The coronavirus pandemic has hit the sports industry hard, and football seems to be one of the disciplines to start taking action in regards to the financial damage caused by the pandemic.
A report by Associated Press earlier today revealed that Arsenal Football Club would be cutting 55 jobs and remove redundancies because of the pandemic. One of the main reasons is that fans are not coming to stadiums, and that is a loss to the club.
Statement from the club
Head of football, Raul Sanllehi, and managing director Vinai Venkatesham issued a statement highlighting the laid down rules, expectations, and prospects that are being put in place. They have assured supporters that the investment into the team will not stop even though they will no more have their jobs. But that will only come across some soccer departments as well as commercial and administrative roles.
According to the statement released, the impact of the pandemic could last until the 2020-21 season. “In line with other football clubs and many other businesses operating in sport, leisure and entertainment arena, we have been impacted directly by COVID-19” the statement read.
“Our main sources of income have all reduced significantly. Revenue from broadcasters, matchday, and commercial activities have all been hit severely, and these impact will continue into at least the forthcoming 2020-21 season.”
The club admits to investing in additional staff over the years. Still, with the way things are going on recently, some people need to go for them to “operate sustainably and responsibly” and to enable them to continue to invest in the team. Indeed, fans, commercials, the media are the money makers for sports, and if they are not available, it gets worse.
The club’s activities were shut down from March till June, and they finished eighth in the premier league. The club did qualify for the Europa League by beating Chelsea in the FA cup final, which might improve their finances a little bit, but it’s not enough to prevent the redundancies.
“We do not make these proposals lightly and have looked at every aspect of the club and our expenditure before reaching this point. We are now entering the required 30-day consultation period on these products. We know this is upsetting and difficult for our dedicated staff, and our focus is on managing this as sensitively as possible.”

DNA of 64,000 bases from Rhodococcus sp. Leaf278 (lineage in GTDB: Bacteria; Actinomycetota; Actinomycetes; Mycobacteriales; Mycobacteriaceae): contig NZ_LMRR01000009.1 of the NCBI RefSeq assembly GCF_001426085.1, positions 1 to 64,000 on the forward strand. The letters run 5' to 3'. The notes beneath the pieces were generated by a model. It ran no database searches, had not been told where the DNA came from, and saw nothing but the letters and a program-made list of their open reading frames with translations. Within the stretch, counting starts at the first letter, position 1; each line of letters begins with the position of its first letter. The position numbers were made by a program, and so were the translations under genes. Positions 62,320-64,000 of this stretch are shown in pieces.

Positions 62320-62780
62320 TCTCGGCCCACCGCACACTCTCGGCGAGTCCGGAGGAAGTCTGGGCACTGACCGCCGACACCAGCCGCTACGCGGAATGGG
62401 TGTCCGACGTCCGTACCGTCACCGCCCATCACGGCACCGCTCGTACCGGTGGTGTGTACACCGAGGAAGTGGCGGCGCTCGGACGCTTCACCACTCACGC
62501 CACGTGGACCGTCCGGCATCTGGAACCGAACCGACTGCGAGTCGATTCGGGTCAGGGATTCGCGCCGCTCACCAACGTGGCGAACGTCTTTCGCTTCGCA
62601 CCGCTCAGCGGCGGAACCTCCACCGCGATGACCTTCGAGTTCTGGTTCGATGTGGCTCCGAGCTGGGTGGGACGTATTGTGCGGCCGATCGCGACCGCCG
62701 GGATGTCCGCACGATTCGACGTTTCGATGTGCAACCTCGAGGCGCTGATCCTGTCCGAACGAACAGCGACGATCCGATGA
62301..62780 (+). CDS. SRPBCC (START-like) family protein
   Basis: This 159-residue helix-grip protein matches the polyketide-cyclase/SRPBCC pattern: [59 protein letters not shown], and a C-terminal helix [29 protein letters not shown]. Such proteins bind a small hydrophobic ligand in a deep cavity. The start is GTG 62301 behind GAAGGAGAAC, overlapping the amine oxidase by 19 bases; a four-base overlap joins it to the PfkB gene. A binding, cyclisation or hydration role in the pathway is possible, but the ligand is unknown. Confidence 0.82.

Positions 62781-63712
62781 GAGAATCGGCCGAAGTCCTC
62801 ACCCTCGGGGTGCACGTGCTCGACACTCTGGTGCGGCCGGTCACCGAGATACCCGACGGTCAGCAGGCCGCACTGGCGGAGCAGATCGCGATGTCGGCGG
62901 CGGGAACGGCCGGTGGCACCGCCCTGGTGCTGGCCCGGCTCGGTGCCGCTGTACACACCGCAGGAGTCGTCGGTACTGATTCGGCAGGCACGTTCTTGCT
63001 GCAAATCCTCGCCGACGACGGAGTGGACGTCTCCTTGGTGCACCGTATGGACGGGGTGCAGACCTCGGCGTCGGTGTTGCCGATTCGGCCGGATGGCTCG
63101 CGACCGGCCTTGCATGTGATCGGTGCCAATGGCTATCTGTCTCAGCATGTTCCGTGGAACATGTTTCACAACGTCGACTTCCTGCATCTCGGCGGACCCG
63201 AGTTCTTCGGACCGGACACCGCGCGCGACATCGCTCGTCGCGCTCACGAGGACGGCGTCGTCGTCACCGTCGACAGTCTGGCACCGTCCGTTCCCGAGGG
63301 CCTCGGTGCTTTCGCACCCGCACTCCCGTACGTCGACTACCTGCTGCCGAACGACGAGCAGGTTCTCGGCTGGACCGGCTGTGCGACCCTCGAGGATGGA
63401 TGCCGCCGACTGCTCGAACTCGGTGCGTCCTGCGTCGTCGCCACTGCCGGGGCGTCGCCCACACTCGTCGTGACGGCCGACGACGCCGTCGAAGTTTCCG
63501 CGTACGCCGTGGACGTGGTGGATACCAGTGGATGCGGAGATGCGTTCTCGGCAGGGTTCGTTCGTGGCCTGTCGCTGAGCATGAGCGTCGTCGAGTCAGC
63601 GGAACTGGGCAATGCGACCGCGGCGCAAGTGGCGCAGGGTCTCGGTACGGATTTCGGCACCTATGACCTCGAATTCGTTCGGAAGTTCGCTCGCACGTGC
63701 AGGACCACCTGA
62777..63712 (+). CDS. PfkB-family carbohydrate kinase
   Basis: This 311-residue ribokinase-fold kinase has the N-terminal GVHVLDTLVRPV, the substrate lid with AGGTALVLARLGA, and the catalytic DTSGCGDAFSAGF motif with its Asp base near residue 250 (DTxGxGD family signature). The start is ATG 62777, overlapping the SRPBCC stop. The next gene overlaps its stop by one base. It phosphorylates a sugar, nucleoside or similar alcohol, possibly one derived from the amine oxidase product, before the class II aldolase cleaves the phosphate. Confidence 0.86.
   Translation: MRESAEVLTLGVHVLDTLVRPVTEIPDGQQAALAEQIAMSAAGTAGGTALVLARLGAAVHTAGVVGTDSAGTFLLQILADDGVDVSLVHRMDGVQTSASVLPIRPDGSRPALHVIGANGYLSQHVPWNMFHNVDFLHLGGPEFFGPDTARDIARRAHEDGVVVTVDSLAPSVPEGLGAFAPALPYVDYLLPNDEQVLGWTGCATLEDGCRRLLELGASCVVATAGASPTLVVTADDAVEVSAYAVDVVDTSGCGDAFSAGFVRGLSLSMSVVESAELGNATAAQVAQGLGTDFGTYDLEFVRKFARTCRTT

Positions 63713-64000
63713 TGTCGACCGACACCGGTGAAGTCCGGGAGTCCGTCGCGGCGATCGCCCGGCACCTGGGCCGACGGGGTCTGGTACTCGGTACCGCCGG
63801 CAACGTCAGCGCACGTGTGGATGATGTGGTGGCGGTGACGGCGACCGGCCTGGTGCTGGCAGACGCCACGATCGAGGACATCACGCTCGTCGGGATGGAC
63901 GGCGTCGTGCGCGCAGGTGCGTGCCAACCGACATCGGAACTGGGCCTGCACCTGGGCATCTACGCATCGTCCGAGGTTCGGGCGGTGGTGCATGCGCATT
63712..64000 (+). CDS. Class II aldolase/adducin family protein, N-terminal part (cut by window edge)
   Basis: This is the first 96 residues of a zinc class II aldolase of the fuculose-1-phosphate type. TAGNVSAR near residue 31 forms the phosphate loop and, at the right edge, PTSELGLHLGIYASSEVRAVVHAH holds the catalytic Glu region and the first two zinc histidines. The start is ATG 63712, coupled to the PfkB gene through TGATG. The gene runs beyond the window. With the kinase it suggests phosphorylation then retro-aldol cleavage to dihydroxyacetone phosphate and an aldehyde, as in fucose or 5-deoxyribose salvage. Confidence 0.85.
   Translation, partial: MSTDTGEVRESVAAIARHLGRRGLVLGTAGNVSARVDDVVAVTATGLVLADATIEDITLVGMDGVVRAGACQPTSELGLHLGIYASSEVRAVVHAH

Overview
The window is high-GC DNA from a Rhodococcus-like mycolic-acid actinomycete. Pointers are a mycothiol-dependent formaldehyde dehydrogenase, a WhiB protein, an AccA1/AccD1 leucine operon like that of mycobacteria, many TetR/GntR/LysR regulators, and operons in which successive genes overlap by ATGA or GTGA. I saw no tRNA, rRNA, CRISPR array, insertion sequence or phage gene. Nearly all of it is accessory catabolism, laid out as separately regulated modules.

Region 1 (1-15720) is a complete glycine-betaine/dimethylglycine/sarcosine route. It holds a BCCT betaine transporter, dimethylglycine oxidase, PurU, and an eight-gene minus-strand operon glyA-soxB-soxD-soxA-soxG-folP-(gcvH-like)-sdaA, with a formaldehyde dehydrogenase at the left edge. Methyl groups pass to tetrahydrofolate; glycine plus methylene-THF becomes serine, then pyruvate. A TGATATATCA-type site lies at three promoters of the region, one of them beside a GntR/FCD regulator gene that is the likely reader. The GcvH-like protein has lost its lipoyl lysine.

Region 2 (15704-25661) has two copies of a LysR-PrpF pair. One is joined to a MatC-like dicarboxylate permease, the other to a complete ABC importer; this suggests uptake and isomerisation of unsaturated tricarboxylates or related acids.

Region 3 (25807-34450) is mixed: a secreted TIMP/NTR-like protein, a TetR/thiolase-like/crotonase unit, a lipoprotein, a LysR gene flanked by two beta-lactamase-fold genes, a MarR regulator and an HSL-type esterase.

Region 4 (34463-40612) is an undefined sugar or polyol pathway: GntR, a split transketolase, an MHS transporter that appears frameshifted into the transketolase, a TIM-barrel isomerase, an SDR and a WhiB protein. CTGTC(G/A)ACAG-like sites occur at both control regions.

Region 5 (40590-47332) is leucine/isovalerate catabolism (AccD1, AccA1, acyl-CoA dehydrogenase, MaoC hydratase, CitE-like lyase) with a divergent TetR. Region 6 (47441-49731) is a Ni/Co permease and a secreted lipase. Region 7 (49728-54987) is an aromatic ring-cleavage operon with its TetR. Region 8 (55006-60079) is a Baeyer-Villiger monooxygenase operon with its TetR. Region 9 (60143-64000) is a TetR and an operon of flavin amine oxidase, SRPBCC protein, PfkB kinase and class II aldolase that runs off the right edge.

“These proposed changes are ultimately about ensuring we take this great football club, creating the right organization for a post COVID world and ensuring we have the resources to return to competing effectively at the top of the game here and in Europe.”
Some players, senior football staff, and the executive team were known to have already volunteered to take pay cuts, capital spending stopped, and discretionary operating expenditure has tightened. The club has also received some financial support from its owners, Kroenke sports and entertainment in terms of helping to refinance the stadium’s debt
But all of these efforts seem not to be enough. The club could still fall apart if care isn’t taken.
What’s next for Arsenal?
Some fans suggest that Kroenke should sell some of the club’s shares to help support the staff. Others think it was very unreasonable for players to take a pay cut if it wasn’t guaranteed to be given to the staff. It is in others’ opinion that sports, as a whole, should be put on hold until this pandemic is over. Not only are they risking the lives of players and staff, but it’s crippling sports little by little
It’s a good thing they are trying to bring sports back, but at what cost? These are dedicated workers that are going to be laid off, isn’t it something they should be concerned about? They are not the only people laying off workers. The NBA and Athletes have also cut off some workers. This can be prevented if we wait for some time, but well, when situations change, we must learn to adjust to it.
These changes should serve as a lesson to us, for us to plan ahead of the future, if Arsenal had planned, they wouldn’t have over-employed people, they wouldn’t need to cut of their workers now but what do we blame? The pandemic.